The Leipzig Open Fragmentary Texts Series (LOFTS)

LOFTS establishes open editions of ancient works that survive only through quotations and text re-uses in later texts (i.e., those pieces of information that humanists call “fragments”). In the field of textual evidence, fragments are not portions of an original larger whole, but the result of a work of interpretation conducted by scholars who extract and collect information pertaining to lost works embedded in other surviving texts. These fragments include a great variety of formats that range from verbatim quotations to vague allusions and translations, which are only a more or less shadowy image of the original according to their closer or further distance from a literal citation.

LOFTS has two goals: 1) digitize paper editions of fragmentary works and link them to source texts; 2) produce born-digital editions of fragmentary works by by documenting text reuse within its context. In order to produce these results, LOFTS has three main subprojects:

Digital Fragmenta Historicorum Graecorum (DFHG)

The Digital Fragmenta Historicorum Graecorum (DFHG) is part of LOFTS and is the digital version of the five volumes of the Fragmenta Historicorum Graecorum (FHG) edited by Karl Müller between 1841 and 1872.

Digital Athenaeus

The Digital Athenaeus is part of LOFTS and is producing a digital edition of the Deipnosophists of Athenaeus of Naucratis. The work is focused on annotating quotations and text reuses in the Deipnosophists in order to accomplish two main results: 1) provide an inventory of authors and works cited by Athenaeus; 2) implement a data model for identifying, analyzing, and citing uniquely instances of text reuse in the Deipnosophists.

Digital Marmor Parium

The Digital Marmor Parium Project is producing a new digital edition of the so called Marmor Parium (Parian Marble), which is a Hellenistic chronicle on a marble slab coming from the Greek island of Paros. The importance of the document is due to the fact that it preserves a Greek chronology (1581/80-299/98 BC) with a list of kings and archons accompanied by short references to historical events mainly based on the Athenian history. The project team is producing a new XML edition of the text according to the EpiDoc Guidelines, is encoding all the named entities mentioned in the inscription, and is producing a timeline visualization of the chronological information preserved on the stone. is a website for experimenting tools and devising methods for representing quotations and text re-uses of lost authors and works (i.e., those pieces of information about lost authors that humanists call “fragments”).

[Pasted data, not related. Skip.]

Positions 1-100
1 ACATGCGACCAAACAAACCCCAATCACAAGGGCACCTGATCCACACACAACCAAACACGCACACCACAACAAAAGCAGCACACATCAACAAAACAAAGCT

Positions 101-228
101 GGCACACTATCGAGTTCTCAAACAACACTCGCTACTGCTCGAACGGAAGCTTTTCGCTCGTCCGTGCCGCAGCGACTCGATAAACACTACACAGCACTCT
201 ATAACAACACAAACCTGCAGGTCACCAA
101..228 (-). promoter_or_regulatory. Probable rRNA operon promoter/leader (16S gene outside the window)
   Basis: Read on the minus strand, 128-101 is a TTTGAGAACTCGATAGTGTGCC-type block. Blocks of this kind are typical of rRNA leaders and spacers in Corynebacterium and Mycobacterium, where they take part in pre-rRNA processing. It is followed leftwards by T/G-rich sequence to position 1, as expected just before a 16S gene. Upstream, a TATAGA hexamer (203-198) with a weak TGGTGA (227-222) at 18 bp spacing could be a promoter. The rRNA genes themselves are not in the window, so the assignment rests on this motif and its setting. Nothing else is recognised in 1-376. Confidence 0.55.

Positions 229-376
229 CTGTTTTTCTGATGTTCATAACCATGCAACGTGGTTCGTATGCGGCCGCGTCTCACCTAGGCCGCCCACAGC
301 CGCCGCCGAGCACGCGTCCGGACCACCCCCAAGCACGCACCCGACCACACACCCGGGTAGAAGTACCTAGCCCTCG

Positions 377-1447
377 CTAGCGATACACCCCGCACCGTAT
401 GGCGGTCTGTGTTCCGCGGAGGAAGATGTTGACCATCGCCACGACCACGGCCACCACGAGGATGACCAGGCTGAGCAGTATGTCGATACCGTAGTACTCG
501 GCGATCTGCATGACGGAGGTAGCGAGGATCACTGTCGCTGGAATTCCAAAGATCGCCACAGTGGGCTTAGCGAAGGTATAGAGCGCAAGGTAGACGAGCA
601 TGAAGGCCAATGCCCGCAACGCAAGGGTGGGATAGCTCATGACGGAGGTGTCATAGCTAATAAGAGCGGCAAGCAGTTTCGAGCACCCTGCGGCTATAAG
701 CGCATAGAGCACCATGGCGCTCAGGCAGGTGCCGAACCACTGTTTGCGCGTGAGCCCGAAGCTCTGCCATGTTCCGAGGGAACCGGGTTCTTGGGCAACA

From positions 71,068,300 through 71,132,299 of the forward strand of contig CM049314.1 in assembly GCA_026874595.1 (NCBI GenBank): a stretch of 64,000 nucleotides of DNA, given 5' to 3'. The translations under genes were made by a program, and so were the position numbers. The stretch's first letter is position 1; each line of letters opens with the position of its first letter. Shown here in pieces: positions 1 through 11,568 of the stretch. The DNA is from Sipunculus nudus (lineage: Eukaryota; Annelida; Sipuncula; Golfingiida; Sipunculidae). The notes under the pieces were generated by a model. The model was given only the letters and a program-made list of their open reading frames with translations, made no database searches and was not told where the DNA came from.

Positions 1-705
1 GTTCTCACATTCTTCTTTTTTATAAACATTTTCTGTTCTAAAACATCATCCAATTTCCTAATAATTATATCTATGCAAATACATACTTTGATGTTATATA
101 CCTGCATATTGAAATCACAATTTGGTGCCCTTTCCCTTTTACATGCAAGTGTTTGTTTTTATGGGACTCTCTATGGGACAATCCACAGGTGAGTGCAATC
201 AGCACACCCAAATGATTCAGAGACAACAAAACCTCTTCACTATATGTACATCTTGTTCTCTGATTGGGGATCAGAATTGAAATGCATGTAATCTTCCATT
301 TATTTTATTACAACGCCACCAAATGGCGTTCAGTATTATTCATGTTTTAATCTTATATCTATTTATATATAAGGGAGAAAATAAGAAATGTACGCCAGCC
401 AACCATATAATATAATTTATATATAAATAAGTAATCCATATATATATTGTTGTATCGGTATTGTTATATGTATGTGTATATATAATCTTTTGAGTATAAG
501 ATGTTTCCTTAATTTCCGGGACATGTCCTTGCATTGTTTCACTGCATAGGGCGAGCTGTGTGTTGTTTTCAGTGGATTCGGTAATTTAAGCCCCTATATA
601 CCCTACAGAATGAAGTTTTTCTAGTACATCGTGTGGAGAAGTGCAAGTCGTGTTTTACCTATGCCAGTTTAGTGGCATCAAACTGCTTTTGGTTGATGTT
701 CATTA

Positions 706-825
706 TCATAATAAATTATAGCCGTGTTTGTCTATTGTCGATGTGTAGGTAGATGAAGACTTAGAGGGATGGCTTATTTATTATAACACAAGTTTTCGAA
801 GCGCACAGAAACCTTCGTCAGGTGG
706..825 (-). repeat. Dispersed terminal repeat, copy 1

The Digital Rosetta Stone – Der Stein von Rosette digital

The Digital Rosetta Stone (Der Stein von Rosette digital) is a project for producing a digital edition of the Rosetta Stone with textual alignment, translation alignment and morphosyntactic annotations of the three scripts of the inscription. The project is led by Monica Berti (AvH Lehrstuhl für DH der Universität Leipzig) and Franziska Naether (Ägyptologisches Institut der Universität Leipzig), and it is supported by the project StiL – Studieren in Leipzig for the academic year 2017/2018: 7. Projektkohorte der LaborUniversität

Universität Leipzig Nachrichten – Pressemitteilung 22.09.2017

The project is also producing new high resolution pictures of the text of the Rosetta Stone and a 3D Model of the inscription. This is possible thanks to a collaboration with The British Museum of London, that we visited on June 28, 2018: